‘Ethereum’ vs ‘Eth 2’: What’s in a Name?

‘Ethereum’ vs ‘Eth 2’: What’s in a Name?

The Ethereum Foundation announced in a blog post that it is nearly time to put an end to “ETH2” and the nomenclature that seems to separate the proof-of-stake chain from the proof-of-work chain. While it made sense when Ethereum’s roadmap looked to build out a separate proof-of-stake chain and simultaneously destroy the proof-of-work chain as we know it, the roadmap now involves a Merge between Eth 1 and Eth 2, pairing the current execution (application) layer on the proof-of-work chain with the consensus layer of the Beacon Chain.

In the foundation’s own words:

  • Eth 1 → execution layer
  • Eth 2 → consensus layer
  • Execution layer + consensus layer = Ethereum


So much focus on the terminology for the technical specifications of Ethereum may seem like overkill. However, making the large distinction between Ethereum 1.0 and Ethereum 2.0 can be confusing, leaving some everyday users wondering if Ethereum 2.0 will come with a new token or if they will have to migrate their balances to a new chain and plenty of other implications that scammers would love to use to their advantage.

Additionally, it will only become more inaccurate to refer to the execution and consensus layers as separate versions of Ethereum the closer we get to integrating the two layers.

If you are interested in taking a stroll through the history of Ethereum, I recommend reading the March 28, 2021, edition of Ben Edgington’s What’s New In Eth2. Ben breaks down how Eth 2 came to be and how changes in the roadmap have made naming clarity nearly impossible over the years.

As we move closer to the Merge (fingers crossed for early this summer) and Eth 2 and Ethereum become synonymous, we at CoinDesk will also begin to step back from using Eth 2 without additional context. Instead, we will follow the Ethereum Foundation’s lead in referring to it primarily as the consensus layer.

Welcome to another issue of Valid Points.

Pulse check

The following is an overview of network activity on the Ethereum 2.0 Beacon Chain over the past week. For more information about the metrics featured in this section, check out our 101 explainer on Eth 2.0 metrics.

(Beaconcha.in, Etherscan)(Beaconcha.in, BeaconScan)

Disclaimer: All profits made from CoinDesk’s Eth 2.0 staking venture will be donated to a charity of the company’s choosing once transfers are enabled on the network.

Validated takes

  • Popular cross-chain bridging application Multichain was hacked for over $3 million in user funds. BACKGROUND: Cross-chain bridging continues to be one of the riskier subindustries in DeFi, especially as demand for alternative chains grows. As users look to import non-native tokens to other layer 1 platforms, bridging contracts will take on more and more risk. The DeFi industry looks to developers to find better solutions for layer 1 cross-chain bridging.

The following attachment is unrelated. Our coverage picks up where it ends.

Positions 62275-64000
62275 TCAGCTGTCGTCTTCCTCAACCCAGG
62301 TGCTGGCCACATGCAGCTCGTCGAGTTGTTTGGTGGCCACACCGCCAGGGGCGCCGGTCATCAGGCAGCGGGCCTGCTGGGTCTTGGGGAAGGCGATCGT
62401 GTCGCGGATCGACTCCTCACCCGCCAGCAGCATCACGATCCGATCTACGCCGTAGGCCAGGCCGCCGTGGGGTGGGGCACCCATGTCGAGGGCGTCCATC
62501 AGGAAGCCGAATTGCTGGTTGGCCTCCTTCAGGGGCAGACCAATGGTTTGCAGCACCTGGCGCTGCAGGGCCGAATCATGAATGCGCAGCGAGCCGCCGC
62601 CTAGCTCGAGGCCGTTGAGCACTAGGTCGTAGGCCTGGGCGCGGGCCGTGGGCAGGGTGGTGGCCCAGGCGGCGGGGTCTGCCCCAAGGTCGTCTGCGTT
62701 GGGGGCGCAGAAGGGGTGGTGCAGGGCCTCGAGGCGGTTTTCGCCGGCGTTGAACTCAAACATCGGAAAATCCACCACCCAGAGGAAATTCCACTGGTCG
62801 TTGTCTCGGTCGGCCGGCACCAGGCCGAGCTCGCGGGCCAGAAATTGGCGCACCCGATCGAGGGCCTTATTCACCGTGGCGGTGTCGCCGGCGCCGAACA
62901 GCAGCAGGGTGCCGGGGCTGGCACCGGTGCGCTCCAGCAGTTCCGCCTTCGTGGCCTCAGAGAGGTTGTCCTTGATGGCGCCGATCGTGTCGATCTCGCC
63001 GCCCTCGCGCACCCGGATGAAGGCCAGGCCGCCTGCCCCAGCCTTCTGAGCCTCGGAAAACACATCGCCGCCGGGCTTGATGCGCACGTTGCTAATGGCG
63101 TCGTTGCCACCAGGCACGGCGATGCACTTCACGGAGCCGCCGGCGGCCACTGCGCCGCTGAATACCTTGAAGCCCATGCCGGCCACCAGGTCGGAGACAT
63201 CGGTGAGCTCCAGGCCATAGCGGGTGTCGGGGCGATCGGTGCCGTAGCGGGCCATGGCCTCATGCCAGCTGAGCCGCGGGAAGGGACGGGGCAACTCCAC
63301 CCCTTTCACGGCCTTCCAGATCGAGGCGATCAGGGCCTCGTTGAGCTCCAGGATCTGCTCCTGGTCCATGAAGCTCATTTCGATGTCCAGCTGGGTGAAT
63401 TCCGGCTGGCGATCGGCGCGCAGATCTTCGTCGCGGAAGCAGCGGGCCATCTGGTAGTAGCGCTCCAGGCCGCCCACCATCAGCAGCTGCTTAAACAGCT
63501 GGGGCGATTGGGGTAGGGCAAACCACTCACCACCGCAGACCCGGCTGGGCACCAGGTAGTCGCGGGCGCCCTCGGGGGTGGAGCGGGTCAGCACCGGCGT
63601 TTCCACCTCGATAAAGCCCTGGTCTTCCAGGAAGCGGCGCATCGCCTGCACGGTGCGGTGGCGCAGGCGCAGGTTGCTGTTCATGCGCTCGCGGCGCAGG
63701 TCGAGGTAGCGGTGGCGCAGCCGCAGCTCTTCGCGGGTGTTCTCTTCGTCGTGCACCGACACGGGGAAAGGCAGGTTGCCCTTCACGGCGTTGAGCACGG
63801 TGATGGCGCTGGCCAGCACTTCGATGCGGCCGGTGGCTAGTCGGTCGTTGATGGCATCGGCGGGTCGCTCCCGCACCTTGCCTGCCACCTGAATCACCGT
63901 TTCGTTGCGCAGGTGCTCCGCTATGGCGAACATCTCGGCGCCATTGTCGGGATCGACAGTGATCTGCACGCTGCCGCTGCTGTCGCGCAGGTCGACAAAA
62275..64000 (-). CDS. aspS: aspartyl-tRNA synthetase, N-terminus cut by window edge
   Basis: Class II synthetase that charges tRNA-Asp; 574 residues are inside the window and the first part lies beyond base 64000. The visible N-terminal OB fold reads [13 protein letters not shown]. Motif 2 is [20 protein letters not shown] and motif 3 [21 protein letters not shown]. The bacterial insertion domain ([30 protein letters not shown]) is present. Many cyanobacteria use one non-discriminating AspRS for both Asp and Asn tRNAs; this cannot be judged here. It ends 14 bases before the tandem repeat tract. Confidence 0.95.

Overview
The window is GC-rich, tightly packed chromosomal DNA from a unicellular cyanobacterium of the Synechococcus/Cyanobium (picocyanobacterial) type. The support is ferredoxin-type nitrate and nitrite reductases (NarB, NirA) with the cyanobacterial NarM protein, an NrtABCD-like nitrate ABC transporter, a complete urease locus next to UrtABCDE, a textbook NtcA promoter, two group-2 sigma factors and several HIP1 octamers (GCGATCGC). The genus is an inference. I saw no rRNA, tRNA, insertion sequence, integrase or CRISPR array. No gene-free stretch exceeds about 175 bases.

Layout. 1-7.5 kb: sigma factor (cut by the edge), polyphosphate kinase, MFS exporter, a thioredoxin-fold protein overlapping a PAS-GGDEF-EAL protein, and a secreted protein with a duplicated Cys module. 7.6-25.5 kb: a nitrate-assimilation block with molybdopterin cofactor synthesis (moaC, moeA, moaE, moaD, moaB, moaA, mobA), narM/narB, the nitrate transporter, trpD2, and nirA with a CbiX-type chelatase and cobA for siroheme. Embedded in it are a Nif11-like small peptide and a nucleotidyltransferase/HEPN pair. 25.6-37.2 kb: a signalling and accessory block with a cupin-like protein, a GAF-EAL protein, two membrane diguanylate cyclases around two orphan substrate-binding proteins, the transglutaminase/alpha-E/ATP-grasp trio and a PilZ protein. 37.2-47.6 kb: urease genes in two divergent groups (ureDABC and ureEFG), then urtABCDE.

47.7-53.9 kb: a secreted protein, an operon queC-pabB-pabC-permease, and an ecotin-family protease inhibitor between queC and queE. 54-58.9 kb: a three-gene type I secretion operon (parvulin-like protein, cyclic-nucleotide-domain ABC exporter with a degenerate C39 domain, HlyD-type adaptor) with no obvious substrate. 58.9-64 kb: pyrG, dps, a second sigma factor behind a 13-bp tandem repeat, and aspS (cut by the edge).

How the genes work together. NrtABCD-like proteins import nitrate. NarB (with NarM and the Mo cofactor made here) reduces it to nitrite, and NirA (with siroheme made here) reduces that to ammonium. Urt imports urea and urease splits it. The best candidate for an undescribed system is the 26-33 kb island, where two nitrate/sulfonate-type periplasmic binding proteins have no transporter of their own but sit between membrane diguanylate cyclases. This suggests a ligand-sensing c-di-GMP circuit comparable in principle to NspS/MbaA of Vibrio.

• An OpenSea bug allowed attackers to purchase NFTs at old listing prices and immediately sell them for profit. BACKGROUND: While users may have changed or increased their listing prices, old listings still existed at the blockchain level. Listings are only unapproved once they are canceled or expired, leaving several NFT holders exposed for attack and wondering why their NFTs sold below market value.
  • The chain split on Kintsugi, Ethereum’s proof-of-stake test network, has been resolved and finality was restored. BACKGROUND: Marius van der Wijden released a fuzzer on the test network to battle-harden it for future user activity; this caused a three-way chain split between execution clients Geth, Besu and Nethermind, which were also followed by two of the consensus side clients as well. Ethereum-facing teams stepped back to watch the chain split instead of immediately addressing the problem, thereby gaining further insight on how to react to future issues on mainnet.
  • Ether issuance from block rewards fell below that of bitcoin, as a result of EIP 1559. BACKGROUND: The non-technical excitement around EIP 1559 was the possibility that transaction fee burns would offset the native asset’s inflation. Block rewards are an important mechanism to financially incentivize miners and validators to secure the chain in good faith. The fee burn allows the network to continue paying block rewards in perpetuity without worrying about alienating ether holders and block space consumers via inflation.

Factoid of the week

(Michael Sproul)

Open comms

Valid Points incorporates information and data about CoinDesk’s own Eth 2.0 validator in weekly analysis. All profits made from this staking venture will be donated to a charity of our choosing once transfers are enabled on the network. For a full overview of the project, check out our announcement post.

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